Spirit of Thanksgiving theme of Pacific Games opening ceremony
The Pacific Games opening ceremony choreographers have explored the concept of momoli laau i foga’a in designing the key performance of the event.
On Sunday, 7 July, Apia Park Stadium will be packed for the official opening of the 2019 Pacific Games, after just over a year of preparations.
Choreographers Eterei Salele, Priscilla Ah Young and Valentino Maliko have been hard at work in the last month teaching and rehearsing over 2000 schoolchildren to perform the opening ceremony show and dance, after a month of training in China.
The group, which come from a variety of dance backgrounds, have developed a performance in three acts on the theme of thanksgiving to God, or momoli laau i foga’a. Valentino Maliko of the Samoa Performing Arts and Creative Excellence (S.P.A.C.E.) said it is a message for everyone.
“It is knowing that no matter how successful you get, no matter how big you may think you are, it’s good to be able to kneel down and give thanks to where this whole thing came from. Your strength alone is not enough to carry you,” he said.
Through a few storylines, including the introduction of Christianity to Samoa, the dancers will perform in unique formations in the calisthenics style, which is a form of exercise performed rhythmically.
Learning to design and then teach formations at this scale is new to the choreographers, and something they were trained in while in China, Priscilla Ah Young said. She organises an all-female hip hop crew called Re:present.
“We are so used to our small groups but through the training we learned to handle a larger number so in this case, we have more than 2000 students and we have never worked with that many. The training really helped, especially in commanding the attention of our students,” she said.
The group learned to measure their dance spaces like the open field of Apia Park, and organise where children should stand and perform in order to create shapes that add to the story when viewed from above in the stands.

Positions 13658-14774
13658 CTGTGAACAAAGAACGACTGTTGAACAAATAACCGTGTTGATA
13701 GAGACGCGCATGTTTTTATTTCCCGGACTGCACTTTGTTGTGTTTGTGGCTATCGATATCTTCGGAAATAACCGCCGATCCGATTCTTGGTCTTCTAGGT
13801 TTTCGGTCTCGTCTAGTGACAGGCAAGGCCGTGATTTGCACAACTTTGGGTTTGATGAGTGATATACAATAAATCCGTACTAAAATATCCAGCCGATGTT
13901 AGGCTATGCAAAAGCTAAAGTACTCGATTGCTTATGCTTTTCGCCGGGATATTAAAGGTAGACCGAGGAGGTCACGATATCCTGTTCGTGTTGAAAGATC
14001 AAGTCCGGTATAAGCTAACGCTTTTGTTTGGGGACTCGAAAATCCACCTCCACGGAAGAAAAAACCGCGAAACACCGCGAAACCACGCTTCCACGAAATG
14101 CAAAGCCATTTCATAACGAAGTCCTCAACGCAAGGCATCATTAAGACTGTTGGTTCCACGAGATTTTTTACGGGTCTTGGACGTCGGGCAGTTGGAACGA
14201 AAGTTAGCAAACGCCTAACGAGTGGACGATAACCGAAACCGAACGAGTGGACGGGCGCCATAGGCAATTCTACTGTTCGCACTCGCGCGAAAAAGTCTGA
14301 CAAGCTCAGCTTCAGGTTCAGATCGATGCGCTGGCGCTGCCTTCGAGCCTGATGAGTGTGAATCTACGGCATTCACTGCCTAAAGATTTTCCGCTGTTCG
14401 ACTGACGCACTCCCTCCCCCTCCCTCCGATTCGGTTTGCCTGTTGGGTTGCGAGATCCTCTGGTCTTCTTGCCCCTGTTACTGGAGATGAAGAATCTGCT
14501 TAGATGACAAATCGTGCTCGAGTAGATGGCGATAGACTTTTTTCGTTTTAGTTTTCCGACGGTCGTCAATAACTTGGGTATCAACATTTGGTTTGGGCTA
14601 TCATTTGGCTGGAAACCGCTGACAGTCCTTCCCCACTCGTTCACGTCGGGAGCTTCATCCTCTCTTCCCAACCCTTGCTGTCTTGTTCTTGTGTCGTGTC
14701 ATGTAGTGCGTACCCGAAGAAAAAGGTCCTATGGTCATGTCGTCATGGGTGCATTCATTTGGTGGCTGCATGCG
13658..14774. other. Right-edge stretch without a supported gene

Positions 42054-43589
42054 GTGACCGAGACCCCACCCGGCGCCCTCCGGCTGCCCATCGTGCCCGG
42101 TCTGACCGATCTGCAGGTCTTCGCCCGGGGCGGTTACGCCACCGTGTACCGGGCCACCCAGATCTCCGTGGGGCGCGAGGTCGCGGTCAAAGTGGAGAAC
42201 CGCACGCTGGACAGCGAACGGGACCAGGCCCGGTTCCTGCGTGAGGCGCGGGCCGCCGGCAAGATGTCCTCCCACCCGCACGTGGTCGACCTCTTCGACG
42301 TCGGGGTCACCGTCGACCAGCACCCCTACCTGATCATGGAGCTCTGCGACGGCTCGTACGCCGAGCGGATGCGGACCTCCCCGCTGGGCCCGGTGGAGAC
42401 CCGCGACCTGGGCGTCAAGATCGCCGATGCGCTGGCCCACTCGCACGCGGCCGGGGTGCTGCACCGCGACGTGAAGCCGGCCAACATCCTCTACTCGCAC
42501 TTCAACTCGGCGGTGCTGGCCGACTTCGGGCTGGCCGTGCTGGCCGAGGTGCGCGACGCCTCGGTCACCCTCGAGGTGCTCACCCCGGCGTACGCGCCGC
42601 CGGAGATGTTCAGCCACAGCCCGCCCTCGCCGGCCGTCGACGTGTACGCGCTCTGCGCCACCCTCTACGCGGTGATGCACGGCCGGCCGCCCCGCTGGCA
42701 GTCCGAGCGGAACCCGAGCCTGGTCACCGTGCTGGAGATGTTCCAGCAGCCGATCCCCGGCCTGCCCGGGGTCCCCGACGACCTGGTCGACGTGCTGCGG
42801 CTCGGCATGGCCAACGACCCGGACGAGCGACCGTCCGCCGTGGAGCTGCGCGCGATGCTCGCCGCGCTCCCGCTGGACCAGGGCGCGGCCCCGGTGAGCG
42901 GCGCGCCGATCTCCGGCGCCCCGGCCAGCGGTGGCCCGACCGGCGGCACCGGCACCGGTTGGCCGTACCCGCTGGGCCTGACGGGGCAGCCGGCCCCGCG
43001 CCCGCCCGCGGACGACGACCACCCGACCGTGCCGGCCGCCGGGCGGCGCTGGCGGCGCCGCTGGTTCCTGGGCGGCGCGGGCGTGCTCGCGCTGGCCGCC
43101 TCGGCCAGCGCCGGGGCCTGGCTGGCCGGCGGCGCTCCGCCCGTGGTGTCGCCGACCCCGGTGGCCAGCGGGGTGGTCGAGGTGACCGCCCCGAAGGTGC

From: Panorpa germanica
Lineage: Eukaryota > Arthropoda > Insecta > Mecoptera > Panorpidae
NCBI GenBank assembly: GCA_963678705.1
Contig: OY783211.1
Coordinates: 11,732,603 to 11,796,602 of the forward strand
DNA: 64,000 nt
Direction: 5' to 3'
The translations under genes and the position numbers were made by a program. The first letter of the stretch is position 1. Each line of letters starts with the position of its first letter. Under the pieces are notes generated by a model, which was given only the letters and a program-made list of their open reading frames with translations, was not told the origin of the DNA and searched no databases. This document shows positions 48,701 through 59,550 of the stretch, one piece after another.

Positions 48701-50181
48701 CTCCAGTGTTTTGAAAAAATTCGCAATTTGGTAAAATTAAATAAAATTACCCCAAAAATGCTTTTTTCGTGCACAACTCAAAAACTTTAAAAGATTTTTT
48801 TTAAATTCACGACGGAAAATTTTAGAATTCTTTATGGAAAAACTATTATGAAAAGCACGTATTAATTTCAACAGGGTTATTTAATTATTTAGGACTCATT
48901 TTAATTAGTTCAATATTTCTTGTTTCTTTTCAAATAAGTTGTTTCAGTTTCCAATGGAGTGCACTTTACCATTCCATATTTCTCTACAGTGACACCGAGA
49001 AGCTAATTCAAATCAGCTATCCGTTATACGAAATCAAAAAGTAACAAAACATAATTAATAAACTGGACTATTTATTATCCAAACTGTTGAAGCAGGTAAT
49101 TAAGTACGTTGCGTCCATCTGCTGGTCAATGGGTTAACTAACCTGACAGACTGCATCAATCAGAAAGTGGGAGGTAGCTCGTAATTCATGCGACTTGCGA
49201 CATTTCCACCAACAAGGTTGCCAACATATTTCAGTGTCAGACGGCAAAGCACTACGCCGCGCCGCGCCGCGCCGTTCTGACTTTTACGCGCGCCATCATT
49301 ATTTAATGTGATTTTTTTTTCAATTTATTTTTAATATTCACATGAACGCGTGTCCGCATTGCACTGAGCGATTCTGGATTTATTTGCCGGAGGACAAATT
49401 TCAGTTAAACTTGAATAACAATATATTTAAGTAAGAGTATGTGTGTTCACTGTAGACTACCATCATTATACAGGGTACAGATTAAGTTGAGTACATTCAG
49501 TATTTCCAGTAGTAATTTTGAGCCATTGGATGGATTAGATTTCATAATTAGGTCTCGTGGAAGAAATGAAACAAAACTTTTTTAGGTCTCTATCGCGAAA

Mr Maliko said during the choreography process they tried hard to make Pacific and Samoan formations that people will recognise as their own.
“Without giving away too much, there are shapes that when people see it they will say oh yes, that is Samoa, oh yes, that is specific to the Pacific, to set ourselves as different to Westernisation, to the Chinese, from modern times and modern formations,” he said.
“We are trying to keep our roots planted as well as incorporate modern choreography.”
The opening performance will also see a traditional Samoan set, performed by teachers and Ministry of Education, Sports and Culture staff.
The students have learned the dances quickly, in part thanks to their motivation to perform on behalf of Samoa. Mr Maliko said because as Pacific Islanders, dancing is in their blood, the only challenge is learning to stand in formations, which is one of the main learnings from China.
The Chinese government have also donated materials for the opening ceremony, which mostly include “piles and piles of fabric” for the costumes. But China is donating gear does not mean they have inspired the dances, he said.
“There aren’t any things that would show China but they are helping us with material, props… but I don’t think we will be bringing out a Chinese dragon,” Mr Maliko said, laughing.
Eterei Salele, who runs dance crew Le Tuimasalasala, said there is no doubt the performance will be beautiful, even if the process getting there will be challenging.
“I know this show is going to be very challenging but we have decided to come together and do our best and the people always say that nothing is impossible with God, and everything is possible with him.”
As well as having God in their minds, the choreography team remember dance and choreography legend Seiuli Alan Alo Vaai, who is Mr Maliko’s uncle.
He was renowned in the region and in the art world for his work, including choreographing the Commonwealth Games held in Samoa in 2015.
“Hopefully during the show he will be with us watching us and helping us along. This is our way of saying a tribute to him because he is very important in our lives,” Ms Salele said.
The team have enlisted the help of Fijian performer Glenville Lord from the Oceania Dance Theatre at the University of the South Pacific to help with the final months of preparations. Mr Lord said after seeing the routines, the show will be very interesting.
“I think that this year’s [Pacific Games] will be very interesting in terms of the different choreographic genres used for the show and through the Chinese influence of different shape structures as the dance progresses and the whole theatrical aspect of it.
“This show will be a whole new level, so I am really excited to be here to assist with that and work with these very talented choreographers.”